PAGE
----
5 Creative Ways Directors Put Horses on Stage
Theater technicians, directors, and playwrights rarely balk at the idea of testing the limitations of what can and cannot be done on a stage. From periods in which enormous spectacle was the fashion to more modern, minimalist phases, there have always been different approaches to creating the illusion of the play and its particular problems.
A number of productions throughout theatrical history have needed to deal with one specific challenge: horses. Hippodrama was a genre developed for the express purpose of showcasing horsemanship. However, it typically was staged in an arena with a dirt floor and stadium seating that was well-suited for equestrianism. The first hippodromes were large Greek amphitheaters, where horses and chariots raced in a circle.
Getting a horse onto a stage in a theater, however, is a little more complex. Here are a few notable instances in which directors and designers have approached this challenge with creativity, resourcefulness, and absurdity.
1. The Ben Hur Stage Play
A poster for the stage production of Ben Hur. (via)
A stage adaptation of the 1880 novel Ben Hur: A Tale of Christ by Lew Wallace opened in 1899 and instantly astonished audiences with its chariot race scene. Four chariots, with four horses apiece, thundered forward at top speed in front of the audience. A team of horses would pull ahead of the other, then fall back, while another team took the lead. And yet, this all took place within the confines of a theater stage.
The effect was achieved using a set of separately rigged treadmills, which could advance and retreat independently of one another. The chariots contained hidden electric motors that turned their wheels to match the illusion of the sprinting horses. A panoramic backcloth rolled in a continuous loop behind the chariots to mimic the appearance of the scenery flying by. Dust was even sprayed out behind the chariots. The spectacle was one of the best of its time.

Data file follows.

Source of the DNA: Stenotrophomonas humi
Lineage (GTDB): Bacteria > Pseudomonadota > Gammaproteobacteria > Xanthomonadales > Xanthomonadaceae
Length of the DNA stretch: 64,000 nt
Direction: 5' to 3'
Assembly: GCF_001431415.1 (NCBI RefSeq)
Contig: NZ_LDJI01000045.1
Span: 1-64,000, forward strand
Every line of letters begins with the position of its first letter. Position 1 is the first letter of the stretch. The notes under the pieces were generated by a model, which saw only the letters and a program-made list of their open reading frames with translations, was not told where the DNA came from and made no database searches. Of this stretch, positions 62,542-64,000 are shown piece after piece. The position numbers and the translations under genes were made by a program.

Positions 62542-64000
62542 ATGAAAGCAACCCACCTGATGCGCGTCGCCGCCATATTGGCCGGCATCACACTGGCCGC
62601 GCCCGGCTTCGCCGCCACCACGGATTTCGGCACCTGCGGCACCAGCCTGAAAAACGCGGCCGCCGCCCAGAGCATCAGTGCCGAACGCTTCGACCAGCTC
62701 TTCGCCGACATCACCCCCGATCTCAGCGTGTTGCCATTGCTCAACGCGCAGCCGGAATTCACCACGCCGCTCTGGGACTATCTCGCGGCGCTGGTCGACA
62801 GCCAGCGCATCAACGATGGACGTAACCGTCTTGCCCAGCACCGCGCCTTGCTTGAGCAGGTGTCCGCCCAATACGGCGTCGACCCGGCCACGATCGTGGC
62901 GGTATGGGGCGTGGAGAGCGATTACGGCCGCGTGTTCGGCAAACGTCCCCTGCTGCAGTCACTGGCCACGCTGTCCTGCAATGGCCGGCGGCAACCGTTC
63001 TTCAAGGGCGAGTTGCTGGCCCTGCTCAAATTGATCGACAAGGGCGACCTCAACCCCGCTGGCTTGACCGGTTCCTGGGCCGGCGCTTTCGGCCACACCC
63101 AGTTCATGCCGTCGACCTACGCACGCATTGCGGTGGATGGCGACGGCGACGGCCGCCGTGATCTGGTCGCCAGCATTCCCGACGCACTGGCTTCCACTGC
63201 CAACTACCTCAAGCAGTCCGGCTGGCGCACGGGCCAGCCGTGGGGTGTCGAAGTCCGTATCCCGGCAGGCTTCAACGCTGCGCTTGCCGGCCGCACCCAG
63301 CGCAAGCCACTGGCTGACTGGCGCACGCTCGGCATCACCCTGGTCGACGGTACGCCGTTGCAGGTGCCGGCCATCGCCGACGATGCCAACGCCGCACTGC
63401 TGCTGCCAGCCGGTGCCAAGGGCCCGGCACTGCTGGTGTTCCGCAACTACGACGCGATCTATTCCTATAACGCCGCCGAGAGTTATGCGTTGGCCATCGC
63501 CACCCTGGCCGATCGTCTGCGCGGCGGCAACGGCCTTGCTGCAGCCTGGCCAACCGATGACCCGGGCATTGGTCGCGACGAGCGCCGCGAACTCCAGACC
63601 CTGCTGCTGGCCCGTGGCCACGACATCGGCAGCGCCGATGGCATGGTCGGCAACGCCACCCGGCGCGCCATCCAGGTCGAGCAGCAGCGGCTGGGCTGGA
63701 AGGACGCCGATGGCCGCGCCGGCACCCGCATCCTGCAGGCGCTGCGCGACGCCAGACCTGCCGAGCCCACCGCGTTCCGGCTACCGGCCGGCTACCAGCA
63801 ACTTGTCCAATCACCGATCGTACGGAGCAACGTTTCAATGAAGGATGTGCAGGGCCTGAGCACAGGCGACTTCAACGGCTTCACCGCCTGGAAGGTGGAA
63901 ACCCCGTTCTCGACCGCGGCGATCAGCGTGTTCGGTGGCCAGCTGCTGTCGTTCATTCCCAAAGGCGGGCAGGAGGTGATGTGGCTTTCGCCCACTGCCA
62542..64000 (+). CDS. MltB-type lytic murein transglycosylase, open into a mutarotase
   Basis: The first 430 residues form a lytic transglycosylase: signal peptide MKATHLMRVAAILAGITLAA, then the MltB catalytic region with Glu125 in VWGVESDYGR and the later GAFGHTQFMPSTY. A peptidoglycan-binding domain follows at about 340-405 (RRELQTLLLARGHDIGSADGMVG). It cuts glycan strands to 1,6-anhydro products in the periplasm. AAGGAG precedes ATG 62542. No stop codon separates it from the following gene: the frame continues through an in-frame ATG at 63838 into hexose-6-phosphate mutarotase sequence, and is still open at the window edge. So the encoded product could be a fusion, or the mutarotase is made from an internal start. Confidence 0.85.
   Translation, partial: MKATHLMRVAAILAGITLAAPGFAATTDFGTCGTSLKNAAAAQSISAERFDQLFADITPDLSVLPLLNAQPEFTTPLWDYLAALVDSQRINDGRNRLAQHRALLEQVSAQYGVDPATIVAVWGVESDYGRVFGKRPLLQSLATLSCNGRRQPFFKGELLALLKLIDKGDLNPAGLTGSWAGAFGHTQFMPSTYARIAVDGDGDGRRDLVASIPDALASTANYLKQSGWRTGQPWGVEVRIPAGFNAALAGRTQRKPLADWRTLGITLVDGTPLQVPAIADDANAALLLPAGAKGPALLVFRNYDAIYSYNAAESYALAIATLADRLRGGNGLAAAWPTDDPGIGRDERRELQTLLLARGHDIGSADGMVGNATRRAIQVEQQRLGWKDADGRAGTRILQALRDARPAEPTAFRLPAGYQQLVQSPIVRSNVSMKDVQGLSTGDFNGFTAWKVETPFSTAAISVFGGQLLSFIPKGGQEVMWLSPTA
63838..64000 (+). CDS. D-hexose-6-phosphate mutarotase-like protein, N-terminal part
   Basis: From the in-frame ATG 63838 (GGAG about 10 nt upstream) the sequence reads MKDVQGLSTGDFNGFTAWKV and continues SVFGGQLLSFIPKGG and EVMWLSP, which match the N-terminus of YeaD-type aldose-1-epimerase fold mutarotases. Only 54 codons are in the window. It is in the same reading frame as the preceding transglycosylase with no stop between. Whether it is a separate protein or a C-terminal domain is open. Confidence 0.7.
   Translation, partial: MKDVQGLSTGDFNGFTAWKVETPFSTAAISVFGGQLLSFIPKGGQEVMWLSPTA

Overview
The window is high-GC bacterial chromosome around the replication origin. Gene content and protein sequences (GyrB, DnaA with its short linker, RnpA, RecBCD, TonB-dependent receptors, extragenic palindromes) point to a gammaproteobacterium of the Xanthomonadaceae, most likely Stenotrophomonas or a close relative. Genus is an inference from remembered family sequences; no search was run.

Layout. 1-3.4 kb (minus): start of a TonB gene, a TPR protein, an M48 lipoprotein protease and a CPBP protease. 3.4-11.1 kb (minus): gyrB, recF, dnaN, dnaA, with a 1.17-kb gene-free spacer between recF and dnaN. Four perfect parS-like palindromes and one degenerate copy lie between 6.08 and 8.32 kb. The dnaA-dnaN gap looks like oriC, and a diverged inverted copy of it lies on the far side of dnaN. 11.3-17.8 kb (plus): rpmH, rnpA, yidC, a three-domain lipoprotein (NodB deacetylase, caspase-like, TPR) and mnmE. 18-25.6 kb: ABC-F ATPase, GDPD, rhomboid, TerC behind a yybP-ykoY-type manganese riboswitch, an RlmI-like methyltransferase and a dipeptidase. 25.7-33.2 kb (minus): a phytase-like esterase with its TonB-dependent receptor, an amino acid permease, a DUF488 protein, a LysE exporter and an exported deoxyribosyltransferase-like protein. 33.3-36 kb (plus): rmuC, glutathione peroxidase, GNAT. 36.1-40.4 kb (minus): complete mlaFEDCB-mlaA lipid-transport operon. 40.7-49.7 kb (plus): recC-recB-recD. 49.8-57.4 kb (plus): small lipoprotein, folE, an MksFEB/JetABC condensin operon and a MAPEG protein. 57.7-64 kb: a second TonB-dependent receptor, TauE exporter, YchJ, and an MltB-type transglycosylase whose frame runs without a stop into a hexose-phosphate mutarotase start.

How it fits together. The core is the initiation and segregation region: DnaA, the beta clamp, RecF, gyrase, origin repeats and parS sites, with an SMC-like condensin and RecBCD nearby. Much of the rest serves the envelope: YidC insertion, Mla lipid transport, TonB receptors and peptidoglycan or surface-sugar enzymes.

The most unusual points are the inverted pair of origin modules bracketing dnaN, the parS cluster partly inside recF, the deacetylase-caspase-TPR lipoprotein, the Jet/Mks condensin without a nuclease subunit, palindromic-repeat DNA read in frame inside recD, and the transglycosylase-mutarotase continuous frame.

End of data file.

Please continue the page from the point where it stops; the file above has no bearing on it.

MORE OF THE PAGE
A diagram of the treadmill apparatus in action. (via)
Even the horses were convinced that they were actually racing. One of the chariot drivers, William S. Hart, a former Western star who played Messala, said that he felt sorry for his team of horses because they had to lose every night. In fact, one night, the horses were so hellbent on winning that they actually outran the treadmill.
2. "Property Quadruped for Stage Purposes"
Sometimes, though, you don’t want to bother with an elaborate system of treadmills or pulleys or ramps, and you just want to get the point across that there’s a horse onstage without getting fancy about it. At least that was the idea behind US Patent #695,903.
The diagrams accompanying the patent, provided by inventor Alexander Braatz. (via)
Alexander Braatz, a music hall performer, invented this unintentionally silly-looking device in 1901, as a substitute for equestrian performers. Braatz described his creation as such:
The present invention consists of a property quadruped for stage and pantomimic purposes, according to which the two front legs of the animal are those of the person performing, and by their movement the hind legs are moved mechanically by suitable levers and cords, as hereinafter set forth.
The internal workings of the suit are clearly complex and constricting, and one can’t help but wonder what happens if one gets stuck in the thing.
Although neither Braatz nor his property quadruped gained fame in their own right, the patent has been cited by a few other subsequent patents for pantomime quadrupeds, such as this dinosaur (patent US 8727898 B2):